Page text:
Regardless of which options you decide on (borrowing an AMI preconfigured with the datastore of your choice or installing a datastore on your own running AMI), you need to be aware of one critical factor: all AMIs, by default, should be regarded as ephemeral: They are not long lasting unless you take steps to make them so. As such, data stored locally on a running instance will not survive a reboot. Moreover, should your instance unexpectedly die (which is almost certain to happen eventually), your data will also suffer the same fate.

Of course, AWS is aware of this limitation and has provided another product to serve as a permanent filesystem of sorts: Elastic Block Store (EBS). With EBS, you can attach storage to EC2 instances. Thus, in the event of a reboot or crash, the data that resides on an EBS isn't lost.

With a raw EC2 image or a preconfigured one, a datastore is a few clicks away. There is, however, another choice available to you, should you decide to stick with traditional relational databases: AWS RDS.

On-Demand RDBMS

One of the biggest differences between installing a datastore on your own AMI instance and firing up a preconfigured datastore-centric AMI is the level of effort. The latter option is easier. You don't need to do a lot of upfront install and configuration work. Less upfront work usually results in quicker time-to-market. Thus, if speed of development is a priority, another option for data storage within AWS is RDS.

RDS, which stands for Amazon Relational Database Service, offers on-demand MySQL or Oracle instances. These relational instances, regardless of model, are obviously cloud-based and extremely scalable. What's more, Amazon provides backups, replication, and even patches for them. And, unlike rolling your own RDBMS instance on an EC2 image, RDS doesn't suffer from data loss in the event of a reboot. Plus, you can take extra steps to replicate data so as to avoid unexpected crashes.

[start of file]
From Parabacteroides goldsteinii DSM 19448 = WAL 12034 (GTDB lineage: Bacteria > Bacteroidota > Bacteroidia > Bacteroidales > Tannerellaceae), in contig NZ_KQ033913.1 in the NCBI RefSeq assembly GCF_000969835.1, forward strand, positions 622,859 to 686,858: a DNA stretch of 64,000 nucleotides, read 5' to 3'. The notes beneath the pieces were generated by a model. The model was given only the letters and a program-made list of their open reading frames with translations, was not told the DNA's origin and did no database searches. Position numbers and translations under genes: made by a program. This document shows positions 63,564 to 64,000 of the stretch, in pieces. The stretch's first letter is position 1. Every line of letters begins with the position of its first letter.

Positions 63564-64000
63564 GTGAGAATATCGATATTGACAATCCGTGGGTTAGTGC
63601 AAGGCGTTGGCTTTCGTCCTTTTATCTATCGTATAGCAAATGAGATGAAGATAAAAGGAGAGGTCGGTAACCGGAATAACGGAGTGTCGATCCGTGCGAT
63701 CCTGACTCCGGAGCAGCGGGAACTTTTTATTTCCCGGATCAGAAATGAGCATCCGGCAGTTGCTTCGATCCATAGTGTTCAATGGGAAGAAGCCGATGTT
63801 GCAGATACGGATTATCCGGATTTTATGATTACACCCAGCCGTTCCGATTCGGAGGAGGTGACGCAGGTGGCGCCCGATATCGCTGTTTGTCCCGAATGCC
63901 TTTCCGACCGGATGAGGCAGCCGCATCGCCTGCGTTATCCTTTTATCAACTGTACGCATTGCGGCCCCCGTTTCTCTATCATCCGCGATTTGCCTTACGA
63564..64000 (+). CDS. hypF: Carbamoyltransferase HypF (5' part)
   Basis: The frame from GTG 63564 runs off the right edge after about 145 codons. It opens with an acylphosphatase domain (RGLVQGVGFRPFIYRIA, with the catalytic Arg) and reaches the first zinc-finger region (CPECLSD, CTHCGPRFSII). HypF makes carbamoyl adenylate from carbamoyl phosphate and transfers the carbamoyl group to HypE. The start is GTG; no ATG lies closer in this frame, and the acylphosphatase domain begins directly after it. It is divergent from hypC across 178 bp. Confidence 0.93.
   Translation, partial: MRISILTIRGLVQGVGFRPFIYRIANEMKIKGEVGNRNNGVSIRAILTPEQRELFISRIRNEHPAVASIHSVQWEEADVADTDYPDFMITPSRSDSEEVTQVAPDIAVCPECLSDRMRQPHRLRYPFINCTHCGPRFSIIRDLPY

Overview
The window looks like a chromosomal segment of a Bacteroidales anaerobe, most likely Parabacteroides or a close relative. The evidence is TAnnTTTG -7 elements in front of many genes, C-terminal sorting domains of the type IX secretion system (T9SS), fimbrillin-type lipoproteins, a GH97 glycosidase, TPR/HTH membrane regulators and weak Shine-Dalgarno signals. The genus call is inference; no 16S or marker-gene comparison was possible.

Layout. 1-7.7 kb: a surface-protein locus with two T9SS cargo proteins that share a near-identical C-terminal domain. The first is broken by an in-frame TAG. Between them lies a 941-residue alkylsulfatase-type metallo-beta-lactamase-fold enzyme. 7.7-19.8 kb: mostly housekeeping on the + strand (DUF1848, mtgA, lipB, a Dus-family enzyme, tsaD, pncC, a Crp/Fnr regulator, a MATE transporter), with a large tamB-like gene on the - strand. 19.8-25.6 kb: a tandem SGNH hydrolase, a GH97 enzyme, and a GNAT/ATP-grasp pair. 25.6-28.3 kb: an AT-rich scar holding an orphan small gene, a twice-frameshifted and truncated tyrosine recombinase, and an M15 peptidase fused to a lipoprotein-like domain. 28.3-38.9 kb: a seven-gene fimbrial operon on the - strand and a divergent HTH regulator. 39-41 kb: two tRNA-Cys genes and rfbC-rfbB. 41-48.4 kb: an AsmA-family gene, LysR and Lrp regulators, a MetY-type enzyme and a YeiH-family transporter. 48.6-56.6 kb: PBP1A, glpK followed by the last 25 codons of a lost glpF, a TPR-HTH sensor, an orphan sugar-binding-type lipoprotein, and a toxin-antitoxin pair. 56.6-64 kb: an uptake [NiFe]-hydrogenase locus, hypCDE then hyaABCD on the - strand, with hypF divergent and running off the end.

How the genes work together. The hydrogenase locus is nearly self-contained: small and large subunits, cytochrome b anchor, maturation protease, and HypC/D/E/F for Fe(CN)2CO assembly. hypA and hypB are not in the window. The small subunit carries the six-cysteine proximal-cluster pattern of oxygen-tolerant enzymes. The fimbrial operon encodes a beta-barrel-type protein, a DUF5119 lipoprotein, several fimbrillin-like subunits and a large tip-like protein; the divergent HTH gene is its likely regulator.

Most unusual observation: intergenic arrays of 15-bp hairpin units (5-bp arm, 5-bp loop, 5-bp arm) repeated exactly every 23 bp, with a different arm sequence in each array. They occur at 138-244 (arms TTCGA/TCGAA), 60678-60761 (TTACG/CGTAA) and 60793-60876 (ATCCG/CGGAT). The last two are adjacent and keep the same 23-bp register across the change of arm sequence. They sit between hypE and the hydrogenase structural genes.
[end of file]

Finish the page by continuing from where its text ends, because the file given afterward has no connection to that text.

RDS is fully scalable, just like EC2. Similarly, you can increase your application's storage capacity with a few clicks in the AWS management console, the command line, or even programmatically. You can replicate RDS instances across availability zones, too — if one zone goes down or there is a maintenance window scheduled in a zone, you still can serve data. With RDS, you can also provision read-only instances, ensuring increased read speed for high-volume applications or periods.

The beauty of RDS is that applications already built to work with MySQL or Oracle can instantly take advantage of it. While the actual database instance is in the cloud, nothing else about your application will have to change. JDBC drivers, for instance, work like they always did, except that the underlying database URL is different.

RDS offers relational databases on-demand with practically no upfront installation or maintenance. While you still have to plan for unexpected events, build and maintain your database schema and corresponding data, Amazon takes care of the rest — patches are applied and scale is but a few clicks away. There is, however, an even easier data storage solution available to you via AWS and this option has zero upfront installation and zero on-going maintenance. In fact, as you'll see, Amazon SimpleDB is about as easy as data persistence can get.